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How to show that the Feynman delta function satisfies the inhomogeneous Klein-Gordon equation

+ 1 like - 3 dislike
1400 views

With
$$\Delta_F(x)=\frac1{(2\pi)^4}\int d^4ke^{-ikx}/(k^2-\mu^2+i\epsilon),$$
how can I show that the Feynman delta function satisfies the inhomogeneous [Klein-Gordon equation][1]
$$(\Box +\mu^2)\Delta_F(x)=-\delta^{(4)}(x)?$$

This is problem 3.3 from Mandl & Shaw's QFT text .


  [1]: http://en.wikipedia.org/wiki/Klein%E2%80%93Gordon_equation

asked Jun 23, 2014 in Theoretical Physics by anonymous [ revision history ]
edited Jun 23, 2014 by Dilaton

Hi, I just saw that you tried to insert a link like it is done on SE. With our editor you can just highlight the text you want to become a link, click on the button that looks like a $\infty$ symbol which opens a popup window where you can insert the URL.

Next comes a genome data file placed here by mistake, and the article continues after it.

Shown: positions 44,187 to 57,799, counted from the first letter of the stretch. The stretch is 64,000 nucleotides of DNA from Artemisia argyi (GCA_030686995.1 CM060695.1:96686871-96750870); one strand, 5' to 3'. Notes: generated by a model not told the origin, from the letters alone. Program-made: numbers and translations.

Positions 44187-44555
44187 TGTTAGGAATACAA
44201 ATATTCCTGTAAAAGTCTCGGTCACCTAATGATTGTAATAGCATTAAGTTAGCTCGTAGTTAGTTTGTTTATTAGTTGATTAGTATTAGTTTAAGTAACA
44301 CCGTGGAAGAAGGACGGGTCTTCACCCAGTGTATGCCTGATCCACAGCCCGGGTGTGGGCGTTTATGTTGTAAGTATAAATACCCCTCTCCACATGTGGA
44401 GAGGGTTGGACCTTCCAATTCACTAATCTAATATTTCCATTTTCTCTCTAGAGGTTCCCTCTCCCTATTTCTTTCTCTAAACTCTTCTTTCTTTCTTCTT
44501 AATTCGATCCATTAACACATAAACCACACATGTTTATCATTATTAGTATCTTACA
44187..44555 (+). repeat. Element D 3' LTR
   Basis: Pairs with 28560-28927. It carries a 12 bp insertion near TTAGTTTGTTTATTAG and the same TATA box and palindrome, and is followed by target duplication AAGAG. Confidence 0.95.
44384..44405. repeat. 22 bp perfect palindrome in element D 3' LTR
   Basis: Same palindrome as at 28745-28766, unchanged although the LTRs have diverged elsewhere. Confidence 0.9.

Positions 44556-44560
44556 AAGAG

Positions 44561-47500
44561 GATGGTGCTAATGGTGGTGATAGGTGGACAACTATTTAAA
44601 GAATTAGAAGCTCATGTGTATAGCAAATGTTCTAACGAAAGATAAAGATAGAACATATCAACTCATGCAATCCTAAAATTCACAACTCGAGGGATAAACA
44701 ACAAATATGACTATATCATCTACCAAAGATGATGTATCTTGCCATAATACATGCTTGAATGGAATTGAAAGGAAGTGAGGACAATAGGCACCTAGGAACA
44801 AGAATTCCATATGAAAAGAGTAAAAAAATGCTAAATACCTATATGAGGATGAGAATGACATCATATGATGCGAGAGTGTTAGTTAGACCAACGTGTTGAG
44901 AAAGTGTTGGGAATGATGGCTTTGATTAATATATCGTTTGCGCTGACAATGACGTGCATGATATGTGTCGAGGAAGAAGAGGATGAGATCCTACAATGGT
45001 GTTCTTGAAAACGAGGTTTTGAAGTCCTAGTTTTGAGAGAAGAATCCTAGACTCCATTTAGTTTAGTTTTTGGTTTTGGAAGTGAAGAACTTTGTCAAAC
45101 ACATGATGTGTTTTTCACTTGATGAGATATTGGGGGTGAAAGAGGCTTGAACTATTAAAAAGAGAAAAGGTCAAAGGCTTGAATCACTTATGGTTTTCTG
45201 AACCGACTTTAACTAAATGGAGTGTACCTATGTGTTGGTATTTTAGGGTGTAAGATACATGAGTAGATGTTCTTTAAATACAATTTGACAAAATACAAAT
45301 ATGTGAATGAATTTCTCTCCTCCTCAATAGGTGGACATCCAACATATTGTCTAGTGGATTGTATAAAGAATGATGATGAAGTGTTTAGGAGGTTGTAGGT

I hope you do not mind that I did with the link to the book what I assumed you wanted to achieve.

I have downvoted, not because it is homework, but because you don't show us what you have tried to far (in other words, you give me the feeling you haven't actually spend any time on the problem). For some hints, see http://physics.stackexchange.com/questions/121524/how-to-show-that-the-feynman-delta-function-satisfies-the-inhomogenous-klein-gor?noredirect=1#comment246395_121524

2 Answers

+ 2 like - 0 dislike

Compute the LHS of your 2nd equation by making use of your 1st equation.

answered Jun 23, 2014 by drake (885 points) [ no revision ]
edited Jun 23, 2014 by drake
+ 1 like - 0 dislike

The answer is "differentiate the expression under the integral sign". The denominator is cancelled, and you get a delta function. I don't know what the confusion is.

answered Jun 24, 2014 by Ron Maimon (7,535 points) [ no revision ]

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